Pair team Julianne Seguin & Charlie Bilodeau skating through life’s lessons together
After only nine months together, Julianne Seguin and Charlie Bilodeau left a lasting impression at the Canadian Tire National Skating Championships. They were a dynamic, exciting pair with a world of potential (And doesn’t the world need pairs?).
First after the short program at the junior level at the Canadian championships last January, and, finally (after a few bobbles in the long), silver medalists, Seguin and Bilodeau were set to represent Canada at the junior world figure skating championships in Sofia, Bulgaria.
Then life happened. Like John Lennon once warbled: “Life is what happens to you when you’re busy making other plans.” This spring, Seguin and Bilodeau have had to face the toughest lessons of all.
They missed the world junior championships.
But after what followed, their inability to go turned out to be a good thing. Hard to believe, but true.
They had to withdraw after Seguin injured her lower back while creating some programs for shows two weeks before the championships. It was bad. Seguin couldn’t even bend forward. She had done a move with her partner, going up into the air, and her back locked. “I think the year was long and I had to get a break,” she said. “I had to stop. My body wasn’t following me.”
She rested the back, and did some physiotherapy. The worst part was breaking it to Bilodeau that they would have to pull out of the world junior championships, but Bilodeau was magnificent. He showed no wrath at chances missed. “Well, we just have to learn something else,” he told her. “We just have to go with it. I’m not going to be angry at you.”
“I was like, ‘oh my god, thank you,” Seguin recalled. “I was happy about that. That is a nice partner.”
With possible changes in age minimums coming for junior international events, Seguin and Bilodeau might not have another chance at competing at junior worlds. Seguin is only 17, but Bilodeau is already 20. If the age limit drops to 19, they will have to look at senior events only. That would affect their Junior Grand Prix career, too.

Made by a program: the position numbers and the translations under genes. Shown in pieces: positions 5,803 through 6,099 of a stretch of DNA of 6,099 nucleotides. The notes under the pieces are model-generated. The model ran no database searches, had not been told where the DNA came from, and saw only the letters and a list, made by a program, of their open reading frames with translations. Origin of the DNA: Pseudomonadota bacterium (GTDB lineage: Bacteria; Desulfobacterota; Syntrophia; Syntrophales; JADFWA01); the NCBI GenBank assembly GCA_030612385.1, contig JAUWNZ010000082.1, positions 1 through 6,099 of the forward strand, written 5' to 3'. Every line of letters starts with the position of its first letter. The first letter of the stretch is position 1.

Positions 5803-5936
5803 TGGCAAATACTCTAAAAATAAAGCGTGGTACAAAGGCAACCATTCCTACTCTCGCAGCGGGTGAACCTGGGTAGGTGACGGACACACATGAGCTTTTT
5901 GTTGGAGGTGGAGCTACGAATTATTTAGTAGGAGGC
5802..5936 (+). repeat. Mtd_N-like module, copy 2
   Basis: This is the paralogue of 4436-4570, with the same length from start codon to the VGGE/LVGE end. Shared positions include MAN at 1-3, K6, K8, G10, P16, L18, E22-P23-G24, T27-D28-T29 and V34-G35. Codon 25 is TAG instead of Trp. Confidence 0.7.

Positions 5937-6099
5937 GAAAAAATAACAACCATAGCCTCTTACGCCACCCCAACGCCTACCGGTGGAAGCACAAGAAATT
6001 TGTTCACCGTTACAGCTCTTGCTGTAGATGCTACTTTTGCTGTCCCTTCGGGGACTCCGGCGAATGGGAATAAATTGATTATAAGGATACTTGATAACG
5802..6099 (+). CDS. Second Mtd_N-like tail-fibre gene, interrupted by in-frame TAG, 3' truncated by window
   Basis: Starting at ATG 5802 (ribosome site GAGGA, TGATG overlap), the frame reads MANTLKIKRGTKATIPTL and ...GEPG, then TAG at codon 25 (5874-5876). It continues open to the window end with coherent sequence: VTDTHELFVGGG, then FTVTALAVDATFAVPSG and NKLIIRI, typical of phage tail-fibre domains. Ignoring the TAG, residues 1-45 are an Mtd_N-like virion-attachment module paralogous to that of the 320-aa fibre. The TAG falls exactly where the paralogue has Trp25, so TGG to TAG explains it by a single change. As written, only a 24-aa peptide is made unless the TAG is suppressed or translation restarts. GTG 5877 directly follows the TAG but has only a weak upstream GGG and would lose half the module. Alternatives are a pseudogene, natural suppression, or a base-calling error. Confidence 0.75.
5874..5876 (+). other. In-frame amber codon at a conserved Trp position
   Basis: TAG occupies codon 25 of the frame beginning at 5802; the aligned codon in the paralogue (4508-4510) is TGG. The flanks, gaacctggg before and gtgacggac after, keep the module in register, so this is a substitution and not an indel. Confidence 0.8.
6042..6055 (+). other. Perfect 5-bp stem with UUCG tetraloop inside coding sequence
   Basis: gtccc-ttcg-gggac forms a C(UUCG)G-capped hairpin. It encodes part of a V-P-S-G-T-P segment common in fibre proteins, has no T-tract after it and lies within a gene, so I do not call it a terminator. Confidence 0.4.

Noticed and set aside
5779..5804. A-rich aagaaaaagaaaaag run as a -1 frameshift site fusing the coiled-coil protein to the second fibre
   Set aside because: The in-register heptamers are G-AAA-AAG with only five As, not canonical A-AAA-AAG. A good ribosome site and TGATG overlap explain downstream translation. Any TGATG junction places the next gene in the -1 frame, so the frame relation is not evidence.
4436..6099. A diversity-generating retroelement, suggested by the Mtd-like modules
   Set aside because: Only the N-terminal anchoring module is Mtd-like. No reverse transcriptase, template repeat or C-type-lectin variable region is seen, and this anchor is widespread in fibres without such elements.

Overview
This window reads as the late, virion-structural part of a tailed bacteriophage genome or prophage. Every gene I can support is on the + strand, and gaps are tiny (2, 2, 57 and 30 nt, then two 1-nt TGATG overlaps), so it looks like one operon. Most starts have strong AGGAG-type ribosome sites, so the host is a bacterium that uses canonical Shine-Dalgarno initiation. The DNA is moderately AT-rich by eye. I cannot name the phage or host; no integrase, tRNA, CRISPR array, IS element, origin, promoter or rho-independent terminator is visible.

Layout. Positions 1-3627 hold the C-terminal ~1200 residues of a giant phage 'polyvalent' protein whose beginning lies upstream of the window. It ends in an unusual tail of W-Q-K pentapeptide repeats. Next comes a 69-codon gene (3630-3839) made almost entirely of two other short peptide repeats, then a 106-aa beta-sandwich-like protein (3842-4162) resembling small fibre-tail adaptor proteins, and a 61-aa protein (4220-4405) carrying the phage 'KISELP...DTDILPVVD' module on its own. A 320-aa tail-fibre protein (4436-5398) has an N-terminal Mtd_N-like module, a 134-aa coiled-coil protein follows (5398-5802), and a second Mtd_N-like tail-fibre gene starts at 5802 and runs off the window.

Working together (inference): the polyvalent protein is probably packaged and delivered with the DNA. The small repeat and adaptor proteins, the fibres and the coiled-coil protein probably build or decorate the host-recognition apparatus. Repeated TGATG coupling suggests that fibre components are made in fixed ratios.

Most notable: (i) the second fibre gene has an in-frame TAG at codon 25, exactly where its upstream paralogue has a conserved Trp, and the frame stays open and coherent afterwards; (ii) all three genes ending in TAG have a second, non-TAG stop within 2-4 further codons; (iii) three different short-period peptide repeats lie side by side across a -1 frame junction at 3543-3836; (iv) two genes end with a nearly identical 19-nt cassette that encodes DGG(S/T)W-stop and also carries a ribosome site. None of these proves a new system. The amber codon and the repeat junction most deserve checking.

No matter. This is a good team, with strong connections. “I really like to skate with him,” Seguin said. “We like each other. And we have a nice friendship.” She illustrates this by interlacing her fingers together. They fit each other. They complement each other. Seguin, too, is a people person. She loves people. She’s not difficult.
But what they faced was.
Bilodeau’s grandfather died. Then his father, Robert, was found in a diabetic coma. Bilodeau rushed to be by his side in intensive care, but it was in a town four hours away. Gradually, his condition weakened, and he died April 11.
March and April disappeared for the pair. For a month and a half, Bilodeau was caught up in things other than skating, really important events. “He would have missed that, if we had gone to the junior world championships,” said coach Josee Picard. “Luckily, we didn’t go.”
The team cancelled all shows. Robert Bilodeau’s funeral was on the Monday of the development camp for singles that Seguin attended. On the Tuesday, Bilodeau finally came back to the ice and Picard set about organizing all the music and the meetings with choreographers. In early May, it was to be Shae Zukiwsky, designing the short program. The week of May 12, Marie-France Dubreuil and Patrice Lauzon were to come to work on their free skate. It will be an exciting time for these young pair skaters, working with ice dancers.
The creative work and the bustle will be good for Bilodeau, who says he will turn a page. “Let’s start a new life,” he said.
“You know you always wonder why something happens for a reason,” Picard said. “The injury allowed him to be at his father’s side.”
The team has done nothing since the injury. Seguin lost about six weeks of training. She started training again only one week before the development camp, not so sure she’d make it through all of the fitness testing.
Now, Seguin says her first priority is to ensure her back is sound. As a singles skater (at the senior level), she is keeping her long program and having Julie Marcotte design a new short program. Seguin is doing all triples, up to the triple Lutz. She’s doing triple toe loop- triple toe loop combinations and she’s working on a triple flip – triple toe loop, necessary to go toe-to-toe with the current high-flying Canadian female singles skaters.
Seguin and Bilodeau, uncertain about the junior age rules, are putting senior programs together. All these details will be healing for a pair with so much promise. And so much life knowledge.
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